§ THE ATTORNEY GENERAL (Sir HENRY JAMES)
wished to say, on the point of Order, that Clause 6 had no reference whatever to uniformity of franchise, but simply enacted that—A man shall not by virtue of this Act be entitled to be registered as a voter or to vote at any election for a county in respect of the occupation of any dwelling-house, lodgings, land, or tenement, situate in a borough.As there was nothing in a county which enabled a man to vote for a borough, so, also, it was provided that no voter should vote for a county in respect of occupation of property in a borough.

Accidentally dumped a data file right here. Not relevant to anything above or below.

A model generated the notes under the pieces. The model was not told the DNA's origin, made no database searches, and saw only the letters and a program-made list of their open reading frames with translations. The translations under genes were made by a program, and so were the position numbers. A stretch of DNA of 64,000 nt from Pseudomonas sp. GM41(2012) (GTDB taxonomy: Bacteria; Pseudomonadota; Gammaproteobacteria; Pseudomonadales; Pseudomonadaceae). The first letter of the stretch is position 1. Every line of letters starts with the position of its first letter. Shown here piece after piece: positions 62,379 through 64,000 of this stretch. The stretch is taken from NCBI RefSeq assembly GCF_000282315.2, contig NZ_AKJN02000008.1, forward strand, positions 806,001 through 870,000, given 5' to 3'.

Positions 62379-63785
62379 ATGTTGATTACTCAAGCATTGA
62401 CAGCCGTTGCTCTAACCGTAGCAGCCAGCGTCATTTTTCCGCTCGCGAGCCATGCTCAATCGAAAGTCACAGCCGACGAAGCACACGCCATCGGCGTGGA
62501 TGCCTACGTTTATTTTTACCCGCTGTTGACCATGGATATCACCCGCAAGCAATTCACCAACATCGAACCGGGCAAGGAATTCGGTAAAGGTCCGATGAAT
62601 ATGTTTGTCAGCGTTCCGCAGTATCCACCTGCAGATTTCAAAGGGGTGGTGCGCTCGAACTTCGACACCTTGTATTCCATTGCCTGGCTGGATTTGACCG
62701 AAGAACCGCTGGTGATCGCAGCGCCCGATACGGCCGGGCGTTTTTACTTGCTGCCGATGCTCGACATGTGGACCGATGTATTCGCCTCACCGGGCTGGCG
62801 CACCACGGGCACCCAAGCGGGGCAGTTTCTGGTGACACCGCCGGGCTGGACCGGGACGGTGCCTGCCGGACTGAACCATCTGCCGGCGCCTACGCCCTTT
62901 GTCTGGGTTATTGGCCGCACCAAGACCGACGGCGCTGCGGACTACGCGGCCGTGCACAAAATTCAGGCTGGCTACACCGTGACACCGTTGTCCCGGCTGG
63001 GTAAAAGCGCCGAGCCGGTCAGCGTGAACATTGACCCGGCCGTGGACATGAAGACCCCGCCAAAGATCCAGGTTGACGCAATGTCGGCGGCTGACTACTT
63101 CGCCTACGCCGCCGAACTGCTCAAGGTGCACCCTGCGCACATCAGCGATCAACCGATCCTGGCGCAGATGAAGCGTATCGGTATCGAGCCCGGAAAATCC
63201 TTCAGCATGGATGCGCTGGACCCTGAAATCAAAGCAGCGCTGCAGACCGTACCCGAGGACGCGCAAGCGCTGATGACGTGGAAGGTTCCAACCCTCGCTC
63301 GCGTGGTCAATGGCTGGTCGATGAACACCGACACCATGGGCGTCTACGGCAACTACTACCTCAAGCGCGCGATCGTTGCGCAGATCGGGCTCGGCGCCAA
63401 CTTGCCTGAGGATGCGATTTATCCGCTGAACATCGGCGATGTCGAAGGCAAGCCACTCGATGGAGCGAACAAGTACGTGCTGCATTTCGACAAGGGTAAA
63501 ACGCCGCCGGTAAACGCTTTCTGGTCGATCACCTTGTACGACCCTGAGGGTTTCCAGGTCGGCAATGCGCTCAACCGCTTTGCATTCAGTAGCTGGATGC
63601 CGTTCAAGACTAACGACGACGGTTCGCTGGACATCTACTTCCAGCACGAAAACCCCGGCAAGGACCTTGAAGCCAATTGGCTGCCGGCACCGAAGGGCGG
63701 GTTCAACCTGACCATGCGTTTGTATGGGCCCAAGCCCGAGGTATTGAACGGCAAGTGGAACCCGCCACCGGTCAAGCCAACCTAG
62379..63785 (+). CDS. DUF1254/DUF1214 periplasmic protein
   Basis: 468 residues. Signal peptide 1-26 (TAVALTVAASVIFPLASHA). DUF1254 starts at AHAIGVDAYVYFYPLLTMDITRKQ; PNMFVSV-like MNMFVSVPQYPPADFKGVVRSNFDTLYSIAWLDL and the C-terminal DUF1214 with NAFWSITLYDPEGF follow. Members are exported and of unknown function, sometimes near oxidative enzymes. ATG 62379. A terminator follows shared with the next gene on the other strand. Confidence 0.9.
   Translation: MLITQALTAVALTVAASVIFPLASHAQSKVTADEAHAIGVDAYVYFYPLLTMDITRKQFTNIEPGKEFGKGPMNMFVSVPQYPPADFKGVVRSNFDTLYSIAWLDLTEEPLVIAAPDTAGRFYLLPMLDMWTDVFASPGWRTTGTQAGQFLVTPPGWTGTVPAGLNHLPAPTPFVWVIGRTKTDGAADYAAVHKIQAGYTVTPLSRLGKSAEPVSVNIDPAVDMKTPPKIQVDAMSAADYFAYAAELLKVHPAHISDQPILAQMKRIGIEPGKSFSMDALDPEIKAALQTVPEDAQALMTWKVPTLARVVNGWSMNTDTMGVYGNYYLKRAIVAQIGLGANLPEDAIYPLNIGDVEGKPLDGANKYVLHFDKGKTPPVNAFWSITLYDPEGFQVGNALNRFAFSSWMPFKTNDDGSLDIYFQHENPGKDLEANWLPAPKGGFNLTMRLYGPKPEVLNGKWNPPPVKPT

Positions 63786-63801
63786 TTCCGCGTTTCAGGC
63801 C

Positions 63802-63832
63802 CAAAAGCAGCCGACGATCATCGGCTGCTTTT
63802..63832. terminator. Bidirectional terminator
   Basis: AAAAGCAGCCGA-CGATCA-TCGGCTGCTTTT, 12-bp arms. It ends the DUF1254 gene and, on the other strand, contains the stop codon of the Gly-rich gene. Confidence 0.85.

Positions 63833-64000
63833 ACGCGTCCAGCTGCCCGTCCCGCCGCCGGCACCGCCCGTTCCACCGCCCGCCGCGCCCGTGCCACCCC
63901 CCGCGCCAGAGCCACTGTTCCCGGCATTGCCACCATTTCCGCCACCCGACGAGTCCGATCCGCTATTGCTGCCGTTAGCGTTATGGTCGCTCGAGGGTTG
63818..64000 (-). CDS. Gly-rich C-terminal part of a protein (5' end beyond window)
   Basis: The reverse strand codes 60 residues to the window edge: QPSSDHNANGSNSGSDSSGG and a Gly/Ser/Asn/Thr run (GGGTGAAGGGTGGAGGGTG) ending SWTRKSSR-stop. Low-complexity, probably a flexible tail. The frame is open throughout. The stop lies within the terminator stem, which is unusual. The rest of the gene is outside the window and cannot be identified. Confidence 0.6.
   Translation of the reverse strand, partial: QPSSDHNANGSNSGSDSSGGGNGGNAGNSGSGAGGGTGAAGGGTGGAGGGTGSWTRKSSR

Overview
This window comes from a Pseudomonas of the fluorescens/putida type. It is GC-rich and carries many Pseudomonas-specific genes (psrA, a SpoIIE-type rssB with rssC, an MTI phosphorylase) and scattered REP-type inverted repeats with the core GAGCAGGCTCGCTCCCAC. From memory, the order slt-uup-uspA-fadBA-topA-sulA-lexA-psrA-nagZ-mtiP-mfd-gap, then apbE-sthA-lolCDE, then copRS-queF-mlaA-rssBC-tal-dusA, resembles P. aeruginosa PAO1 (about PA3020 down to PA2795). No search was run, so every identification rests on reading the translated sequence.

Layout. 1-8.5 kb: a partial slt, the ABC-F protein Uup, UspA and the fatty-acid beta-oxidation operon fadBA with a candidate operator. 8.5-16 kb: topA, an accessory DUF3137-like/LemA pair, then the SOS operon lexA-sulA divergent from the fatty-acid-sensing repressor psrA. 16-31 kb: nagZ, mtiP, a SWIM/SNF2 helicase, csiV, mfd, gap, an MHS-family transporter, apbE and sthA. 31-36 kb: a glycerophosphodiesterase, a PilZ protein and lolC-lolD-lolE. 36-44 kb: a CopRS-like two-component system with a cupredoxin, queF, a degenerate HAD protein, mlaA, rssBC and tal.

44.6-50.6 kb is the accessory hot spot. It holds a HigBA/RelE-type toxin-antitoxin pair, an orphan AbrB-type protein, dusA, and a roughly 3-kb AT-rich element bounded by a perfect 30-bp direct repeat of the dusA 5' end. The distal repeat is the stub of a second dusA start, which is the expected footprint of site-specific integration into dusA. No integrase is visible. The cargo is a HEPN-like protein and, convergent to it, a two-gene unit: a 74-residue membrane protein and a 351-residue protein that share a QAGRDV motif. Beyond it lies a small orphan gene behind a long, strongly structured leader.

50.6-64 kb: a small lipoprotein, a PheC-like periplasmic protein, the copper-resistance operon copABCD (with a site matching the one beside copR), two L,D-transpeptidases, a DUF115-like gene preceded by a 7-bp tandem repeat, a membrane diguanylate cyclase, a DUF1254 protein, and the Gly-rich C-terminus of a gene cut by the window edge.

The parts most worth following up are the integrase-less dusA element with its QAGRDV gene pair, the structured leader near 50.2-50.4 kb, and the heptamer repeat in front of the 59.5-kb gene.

§ SIR HARDINGE GIFFARD
asked the Chairman if he adopted the definition of uniformity implied by the Attorney General, because the whole discussion would turn upon what was uniform within the meaning of the clause?
With regard to the hypothetical ease put to me by the noble Lord the Member for Middlesex (Lord George Hamilton), I can only say that the question would be one for the Committee to decide, and not for the Chair.
It is not a point of Order, but a matter for the Committee itself to decide. It is not a point of Order at all.
§ MR. WARTON